Business is a conversation. Make it personal . Being adept at communications is a significant skill for all pharma professionals, if only because the customer base is becoming more diverse. More important, success for the industry depends on changing behaviors—and here it’s not just economic incentives that count but also the sheer capacity to educate and persuade. Drugs are an information business, and the medium is personalized medicine. That’s going to require a technical proficiency around the medicine as well as a profound understanding of the person who takes it. Empathy will be a driver of outcomes along with the ability to forge useful connections from disparate sources of information and diverse stakeholders. Learning how to relate to others through superior communication skills is a career builder. Says Buck-Luce: “This interactive relationship with the patient and collaborative partners is what we call horizontal leadership. From a cultural perspective, it should be part of every leader’s DNA. And women bring very authentic capabilities to this which come from years of ‘leading from the foot of the table.’”    

Treat technology as a tool, not a threat . As a professional, strive to keep pace with change in the applications that impact your function; each year do something that makes your department stand out—for example, in using data and “real world” analytics to quantify your ROI contribution to the business. Deep customer insights combined with hard facts are hard to refute when budgets are competing for portions of a smaller pie. And it pays to take the edge off something you don’t know by being first to try it. Buck-Luce recalls the example of an early sponsor, Citibank CEO Walter Wriston, who reacted to the banking industry’s qualms about the impact of the ATM by placing the first machine in the lobby of his own HQ; “He passed the future every day.”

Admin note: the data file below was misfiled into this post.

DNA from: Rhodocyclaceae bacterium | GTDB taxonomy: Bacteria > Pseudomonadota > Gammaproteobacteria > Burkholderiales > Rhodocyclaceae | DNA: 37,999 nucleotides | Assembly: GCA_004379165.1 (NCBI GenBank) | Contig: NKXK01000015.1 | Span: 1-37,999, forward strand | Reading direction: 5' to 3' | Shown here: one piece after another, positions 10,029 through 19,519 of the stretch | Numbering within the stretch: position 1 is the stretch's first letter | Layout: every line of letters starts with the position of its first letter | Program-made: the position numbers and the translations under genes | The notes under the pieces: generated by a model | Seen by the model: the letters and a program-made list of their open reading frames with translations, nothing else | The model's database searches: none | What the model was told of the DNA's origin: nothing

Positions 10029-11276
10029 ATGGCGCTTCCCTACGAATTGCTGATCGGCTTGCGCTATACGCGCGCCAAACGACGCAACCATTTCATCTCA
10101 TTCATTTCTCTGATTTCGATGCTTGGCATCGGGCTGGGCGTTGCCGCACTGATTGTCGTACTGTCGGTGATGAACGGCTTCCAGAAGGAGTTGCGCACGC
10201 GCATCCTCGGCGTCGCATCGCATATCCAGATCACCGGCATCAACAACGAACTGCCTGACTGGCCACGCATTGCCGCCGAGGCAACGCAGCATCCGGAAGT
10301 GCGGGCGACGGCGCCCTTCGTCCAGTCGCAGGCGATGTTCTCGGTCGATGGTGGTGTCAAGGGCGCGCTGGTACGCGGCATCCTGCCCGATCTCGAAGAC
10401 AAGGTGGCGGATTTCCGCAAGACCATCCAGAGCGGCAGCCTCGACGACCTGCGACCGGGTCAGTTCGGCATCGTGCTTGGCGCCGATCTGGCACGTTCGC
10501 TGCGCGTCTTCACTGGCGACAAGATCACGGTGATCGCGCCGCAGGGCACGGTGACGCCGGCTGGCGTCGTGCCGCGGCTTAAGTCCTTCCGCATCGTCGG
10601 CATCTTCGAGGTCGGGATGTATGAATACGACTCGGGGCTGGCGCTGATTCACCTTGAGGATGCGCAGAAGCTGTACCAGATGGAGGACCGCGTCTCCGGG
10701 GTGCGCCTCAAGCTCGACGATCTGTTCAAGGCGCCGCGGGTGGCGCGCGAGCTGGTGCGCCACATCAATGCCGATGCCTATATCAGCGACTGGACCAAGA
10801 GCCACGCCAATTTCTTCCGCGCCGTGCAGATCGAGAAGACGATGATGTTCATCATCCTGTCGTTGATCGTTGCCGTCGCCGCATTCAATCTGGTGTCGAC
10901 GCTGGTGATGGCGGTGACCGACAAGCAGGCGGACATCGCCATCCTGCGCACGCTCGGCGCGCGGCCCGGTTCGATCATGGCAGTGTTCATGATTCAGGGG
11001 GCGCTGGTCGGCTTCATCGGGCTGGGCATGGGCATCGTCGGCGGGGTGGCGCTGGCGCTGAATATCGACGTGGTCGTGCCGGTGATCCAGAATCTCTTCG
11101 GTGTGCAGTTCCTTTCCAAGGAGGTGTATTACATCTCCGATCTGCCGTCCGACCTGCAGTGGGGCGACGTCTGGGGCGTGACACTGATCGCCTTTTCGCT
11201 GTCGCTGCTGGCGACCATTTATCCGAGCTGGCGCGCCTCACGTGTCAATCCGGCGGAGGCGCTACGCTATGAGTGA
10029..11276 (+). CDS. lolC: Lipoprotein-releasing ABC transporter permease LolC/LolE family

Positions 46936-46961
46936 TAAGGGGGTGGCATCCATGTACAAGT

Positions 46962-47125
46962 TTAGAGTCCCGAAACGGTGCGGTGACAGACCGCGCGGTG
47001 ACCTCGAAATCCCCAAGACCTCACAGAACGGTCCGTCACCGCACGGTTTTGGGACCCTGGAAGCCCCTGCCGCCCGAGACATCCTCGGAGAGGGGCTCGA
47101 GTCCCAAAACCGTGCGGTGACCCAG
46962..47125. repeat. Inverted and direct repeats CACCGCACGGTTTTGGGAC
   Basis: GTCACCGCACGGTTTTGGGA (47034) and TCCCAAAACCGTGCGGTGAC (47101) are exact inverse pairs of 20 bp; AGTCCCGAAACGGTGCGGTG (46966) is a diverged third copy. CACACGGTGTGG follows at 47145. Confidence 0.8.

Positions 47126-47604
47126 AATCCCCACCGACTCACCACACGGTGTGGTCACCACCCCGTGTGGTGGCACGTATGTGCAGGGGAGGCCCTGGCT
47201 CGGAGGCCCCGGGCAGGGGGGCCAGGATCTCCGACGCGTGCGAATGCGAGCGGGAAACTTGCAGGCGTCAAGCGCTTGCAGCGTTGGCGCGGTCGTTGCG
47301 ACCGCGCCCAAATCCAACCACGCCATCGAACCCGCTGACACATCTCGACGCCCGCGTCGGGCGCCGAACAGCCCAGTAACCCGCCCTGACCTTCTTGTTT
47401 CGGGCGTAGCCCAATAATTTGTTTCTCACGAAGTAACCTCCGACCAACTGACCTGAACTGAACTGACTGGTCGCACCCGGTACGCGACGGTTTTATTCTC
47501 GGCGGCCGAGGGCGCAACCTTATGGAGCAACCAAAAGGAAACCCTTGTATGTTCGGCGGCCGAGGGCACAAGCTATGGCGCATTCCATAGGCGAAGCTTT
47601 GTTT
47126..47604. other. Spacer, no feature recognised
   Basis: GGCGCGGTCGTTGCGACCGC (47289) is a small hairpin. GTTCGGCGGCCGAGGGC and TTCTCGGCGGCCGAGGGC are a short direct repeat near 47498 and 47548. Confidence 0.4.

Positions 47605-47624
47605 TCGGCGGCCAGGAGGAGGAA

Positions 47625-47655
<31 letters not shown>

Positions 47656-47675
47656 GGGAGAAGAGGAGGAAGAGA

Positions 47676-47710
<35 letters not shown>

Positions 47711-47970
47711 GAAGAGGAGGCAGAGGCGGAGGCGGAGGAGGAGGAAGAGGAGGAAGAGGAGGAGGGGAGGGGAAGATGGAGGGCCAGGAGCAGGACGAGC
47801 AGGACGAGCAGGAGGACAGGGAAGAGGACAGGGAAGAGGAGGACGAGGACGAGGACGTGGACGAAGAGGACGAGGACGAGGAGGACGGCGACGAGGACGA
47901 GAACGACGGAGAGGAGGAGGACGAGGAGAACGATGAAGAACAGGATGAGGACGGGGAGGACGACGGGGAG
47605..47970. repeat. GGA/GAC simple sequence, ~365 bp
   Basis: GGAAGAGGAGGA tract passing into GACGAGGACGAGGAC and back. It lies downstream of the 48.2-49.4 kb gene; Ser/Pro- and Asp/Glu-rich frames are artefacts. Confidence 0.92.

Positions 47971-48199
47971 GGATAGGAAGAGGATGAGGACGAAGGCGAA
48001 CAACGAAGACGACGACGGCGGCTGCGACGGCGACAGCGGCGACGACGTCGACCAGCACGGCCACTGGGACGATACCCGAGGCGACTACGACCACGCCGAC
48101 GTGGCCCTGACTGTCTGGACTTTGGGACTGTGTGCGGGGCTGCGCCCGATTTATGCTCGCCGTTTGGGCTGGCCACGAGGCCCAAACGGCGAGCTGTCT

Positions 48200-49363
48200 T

Establish an evidence base to buttress your personal brand . Young professionals often ignore or disdain the bureaucratic processes designed by human resources personnel to take some of the subjectivity out of annual performance evaluations. But another perspective is to make the process work for you, by paying attention to the points and criteria that put the weight of the organization behind a quantitative measure of success that is hard to misinterpret. For women seeking to differentiate themselves from men in seeking positions in top management, evidence of prior accomplishment has to be clear and irrefutable. The reason, according to Buck-Luce, is the club culture of organizations that tend to perpetuate their own kind: research has shown that the men who call the shots will evaluate other men based on their potential, while women must win on their irrefutable track record. “It is interesting that I often hear men say, ‘Lets give him a chance,’ and turn around and say, ‘Should we take a chance on her?’—two different connotations for the same word!”